Honourable senators, today I wish to call your attention to the severe human rights violations in Burma. Burma, also known as Myanmar, has been leading a systematic and wide-ranging persecution of its religious minorities. While 90 per cent of the country is Theravada Buddhist, 4 per cent of the population is Christian, another 4 per cent of the population is Muslim, and the last 2 per cent consists of other forms of Buddhism.
The discrimination reached a heightened state of violence in June of 2012, particularly toward the Rohingya Muslims along Burma’s western border. The United Nations has described the Rohingya as one of the most persecuted minorities in the world.
Despite having a presence in Burma since the 7th century, the Rohingya were stripped of their citizenship in 1982 and have been treated as illegal immigrants. Rohingya Muslims have to seek permission to travel, to marry and to repair their homes and mosques. They cannot access government services or send their children to school.
Burmese authorities have destroyed over 1,400 buildings, including mosques, and conducted mass arrests. One of the most violent episodes occurred on October 23, when a coordinated attack against nine townships destroyed villages and killed 70 residents, including 28 children who were hacked to death. All the while, security forces stood aside or assisted in the day-long massacre.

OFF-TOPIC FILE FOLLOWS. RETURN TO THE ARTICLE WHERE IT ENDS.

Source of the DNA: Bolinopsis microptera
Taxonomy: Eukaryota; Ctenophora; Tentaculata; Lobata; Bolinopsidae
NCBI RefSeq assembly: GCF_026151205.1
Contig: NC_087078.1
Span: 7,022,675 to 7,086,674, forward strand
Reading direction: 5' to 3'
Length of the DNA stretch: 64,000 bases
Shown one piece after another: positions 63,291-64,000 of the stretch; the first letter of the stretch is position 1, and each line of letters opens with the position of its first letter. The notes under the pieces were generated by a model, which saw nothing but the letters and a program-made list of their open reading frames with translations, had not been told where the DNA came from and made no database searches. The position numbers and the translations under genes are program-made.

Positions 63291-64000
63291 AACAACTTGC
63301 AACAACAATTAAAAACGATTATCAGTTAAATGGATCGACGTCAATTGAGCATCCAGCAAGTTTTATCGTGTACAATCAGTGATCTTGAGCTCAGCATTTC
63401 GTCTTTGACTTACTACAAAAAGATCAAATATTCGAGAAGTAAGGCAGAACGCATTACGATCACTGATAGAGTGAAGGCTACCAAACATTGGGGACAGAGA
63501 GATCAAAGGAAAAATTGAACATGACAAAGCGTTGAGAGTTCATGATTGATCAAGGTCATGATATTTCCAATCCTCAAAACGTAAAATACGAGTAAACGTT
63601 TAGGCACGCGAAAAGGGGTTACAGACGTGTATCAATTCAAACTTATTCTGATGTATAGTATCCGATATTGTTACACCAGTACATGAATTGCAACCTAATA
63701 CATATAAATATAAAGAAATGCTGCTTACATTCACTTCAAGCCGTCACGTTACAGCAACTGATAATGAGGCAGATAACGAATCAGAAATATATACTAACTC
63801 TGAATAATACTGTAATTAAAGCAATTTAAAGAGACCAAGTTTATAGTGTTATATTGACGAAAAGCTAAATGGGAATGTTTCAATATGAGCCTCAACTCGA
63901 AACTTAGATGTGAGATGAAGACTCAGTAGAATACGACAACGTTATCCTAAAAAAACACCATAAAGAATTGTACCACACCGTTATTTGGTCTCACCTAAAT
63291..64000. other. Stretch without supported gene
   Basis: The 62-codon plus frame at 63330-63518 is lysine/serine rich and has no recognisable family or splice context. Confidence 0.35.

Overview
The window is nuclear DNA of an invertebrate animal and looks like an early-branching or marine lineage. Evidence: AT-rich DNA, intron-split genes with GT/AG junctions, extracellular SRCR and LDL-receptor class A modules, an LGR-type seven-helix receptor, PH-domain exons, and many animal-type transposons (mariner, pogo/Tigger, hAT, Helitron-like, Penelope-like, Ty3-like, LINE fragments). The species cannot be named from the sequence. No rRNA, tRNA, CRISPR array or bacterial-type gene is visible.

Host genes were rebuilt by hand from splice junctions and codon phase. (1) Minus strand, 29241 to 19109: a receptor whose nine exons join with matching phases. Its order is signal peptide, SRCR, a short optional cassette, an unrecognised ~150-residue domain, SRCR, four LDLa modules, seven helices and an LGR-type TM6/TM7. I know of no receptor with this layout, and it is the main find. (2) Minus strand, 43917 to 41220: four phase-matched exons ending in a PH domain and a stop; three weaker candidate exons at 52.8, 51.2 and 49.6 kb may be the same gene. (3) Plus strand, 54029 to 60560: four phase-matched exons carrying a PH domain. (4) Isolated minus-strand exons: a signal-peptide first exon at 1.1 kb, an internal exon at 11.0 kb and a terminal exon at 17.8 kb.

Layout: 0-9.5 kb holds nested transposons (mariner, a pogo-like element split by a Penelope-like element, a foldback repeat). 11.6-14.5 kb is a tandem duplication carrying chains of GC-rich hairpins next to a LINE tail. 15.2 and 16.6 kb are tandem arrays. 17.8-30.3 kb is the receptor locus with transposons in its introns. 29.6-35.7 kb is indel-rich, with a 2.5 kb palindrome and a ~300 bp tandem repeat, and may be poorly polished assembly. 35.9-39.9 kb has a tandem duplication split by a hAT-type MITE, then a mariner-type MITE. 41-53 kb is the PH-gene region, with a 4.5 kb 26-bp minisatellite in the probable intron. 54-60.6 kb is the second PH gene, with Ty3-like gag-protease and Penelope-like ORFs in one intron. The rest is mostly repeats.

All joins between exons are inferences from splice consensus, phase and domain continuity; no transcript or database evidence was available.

More than 125,000 Rohingya have been forcibly displaced. The vast majority have gone to camps, where they struggle to survive. They rely on outside aid, but aid agencies are often denied travel authorization or intimidated by government officials.
In December, the United Nations Emergency Relief Coordinator described the Rohingya camps as among the worst she has seen in the world. Just last week, Burmese authorities decided to reinforce a two-child policy on the Rohingya to quell the growing population.
Canada and the Minister of Foreign Affairs have been outspoken about the situation in Burma. Minister Baird has stated:
Canada stands ready to assist the Burmese government…to build on the democratic fundamentals and the freedoms and rights of their people, including freedom of religion.
Honourable senators, as citizens of the global community, we must protect and promote the freedom of religion or belief consistent with Canadian values. Let us give voice to the voiceless and speak out against what Human Rights Watch calls a campaign of ethnic cleansing in Burma.